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Electrolysis Hair Removal: Should You Do It?


Don’t you sometimes wish you could just make hair in certain places disappear forever? Removing unwanted hair for the sake of a clean look and radiantly smooth skin can be such a hassle! It’s a frustrating feeling to see hairs growing back quicker than we thought or having to take more time than we want to tweeze our eyebrows to perfection.

Electrolysis, which is the only method of permanent hair removal, just might be the answer to your wish. Her Campus has the lowdown for you on exactly on what the process is and what you should know before deciding whether or not it’s right for you!

What is electrolysis?

Dr. Joshua Gordon, M.D., director and CEO of Nios Spa, explained the details of the process to us. He said, “Electrolysis is the only FDA-approved process for permanent hair removal. A flexible probe goes through the natural hair follicle opening and a minute amount of heat is sent through to the base of the hair follicle, destroying hair growth tissue. After complete treatment, growth is stopped forever.”

Nancy Star, CPE, owner of and professional electrologist at Abracadabra Electrolysis, said that there are three kinds of electrolysis used dependent upon the hair type of the patient:

  1. Galvanic
  2. Short-wave/Thermolysis
  3. Blend: Combination of Galvanic & Blend

Star noted that the kind of electrolysis you should get is dependent upon the kind of hair you have in the area from which you wish to get it removed. Star noted that galvanic has been particularly effective for treating areas with curly or kinky hair while short-wave/thermolysis seems to work better with straight hair.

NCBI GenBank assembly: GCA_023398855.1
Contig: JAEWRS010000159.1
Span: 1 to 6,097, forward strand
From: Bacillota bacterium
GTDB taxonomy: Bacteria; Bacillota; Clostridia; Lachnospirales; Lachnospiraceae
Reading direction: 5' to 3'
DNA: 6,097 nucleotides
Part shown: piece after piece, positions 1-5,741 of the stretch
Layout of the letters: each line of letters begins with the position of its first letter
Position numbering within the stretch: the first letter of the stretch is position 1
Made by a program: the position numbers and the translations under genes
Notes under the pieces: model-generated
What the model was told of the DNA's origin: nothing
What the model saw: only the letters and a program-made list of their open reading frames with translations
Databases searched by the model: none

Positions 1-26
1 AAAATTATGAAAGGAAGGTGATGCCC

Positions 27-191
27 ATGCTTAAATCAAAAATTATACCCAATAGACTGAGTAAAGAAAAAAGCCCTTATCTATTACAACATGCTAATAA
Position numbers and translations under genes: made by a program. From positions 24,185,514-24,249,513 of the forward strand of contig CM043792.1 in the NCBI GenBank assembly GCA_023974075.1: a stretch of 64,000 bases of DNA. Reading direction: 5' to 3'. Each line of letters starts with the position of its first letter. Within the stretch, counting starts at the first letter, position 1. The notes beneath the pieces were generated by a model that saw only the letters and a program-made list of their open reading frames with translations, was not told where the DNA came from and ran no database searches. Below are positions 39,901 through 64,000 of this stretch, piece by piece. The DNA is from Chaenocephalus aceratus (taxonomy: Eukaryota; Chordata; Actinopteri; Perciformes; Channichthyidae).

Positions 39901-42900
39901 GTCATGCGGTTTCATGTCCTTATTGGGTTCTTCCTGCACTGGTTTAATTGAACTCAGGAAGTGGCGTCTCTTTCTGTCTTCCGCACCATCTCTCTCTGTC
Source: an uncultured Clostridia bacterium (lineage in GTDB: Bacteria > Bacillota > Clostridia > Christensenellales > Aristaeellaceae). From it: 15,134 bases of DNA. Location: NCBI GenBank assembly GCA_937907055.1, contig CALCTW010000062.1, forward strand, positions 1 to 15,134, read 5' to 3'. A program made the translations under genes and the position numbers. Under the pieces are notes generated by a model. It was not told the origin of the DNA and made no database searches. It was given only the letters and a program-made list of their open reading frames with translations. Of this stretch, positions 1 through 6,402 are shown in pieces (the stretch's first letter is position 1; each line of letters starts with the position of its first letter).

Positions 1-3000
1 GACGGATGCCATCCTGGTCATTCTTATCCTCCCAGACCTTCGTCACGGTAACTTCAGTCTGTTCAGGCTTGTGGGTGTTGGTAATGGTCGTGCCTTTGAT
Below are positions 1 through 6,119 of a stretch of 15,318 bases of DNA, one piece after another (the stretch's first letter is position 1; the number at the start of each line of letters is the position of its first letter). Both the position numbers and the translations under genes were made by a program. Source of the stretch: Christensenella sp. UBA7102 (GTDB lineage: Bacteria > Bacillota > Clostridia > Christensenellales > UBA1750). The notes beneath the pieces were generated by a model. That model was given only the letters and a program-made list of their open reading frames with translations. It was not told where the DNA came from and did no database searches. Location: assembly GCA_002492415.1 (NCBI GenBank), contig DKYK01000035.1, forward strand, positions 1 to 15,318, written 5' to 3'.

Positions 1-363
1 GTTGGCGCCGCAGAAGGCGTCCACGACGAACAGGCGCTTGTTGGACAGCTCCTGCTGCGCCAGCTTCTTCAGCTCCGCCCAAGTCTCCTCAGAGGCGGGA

What does it feel like? Does it hurt?

It’s different for everyone, depending upon the individual’s pain threshold and what area is being treated. For example, the lips are generally a more sensitive area. “It feels a little bit like tweezing a hair, maybe a little bit more pain than a small prick,” Dr. Gordon explained.

He observed the vast majority of his patients were comfortable. Most centers have different tricks they use to help patients deal with the discomfort or pain—anything from the settings of the machine to numbing creams. Generally, the power and duration of the electricity are initially put at the lowest setting and then increased until the hair comes out as easily as possible. If the patient expresses pain or discomfort, the settings can be lowered. During your appointments prior to treatment, your electrologist might also recommend creams such as Emla Cream or LMX, which are usually applied 1-2 hours prior to your treatment appointment to help numb the area being treated.

What areas can it remove hair from?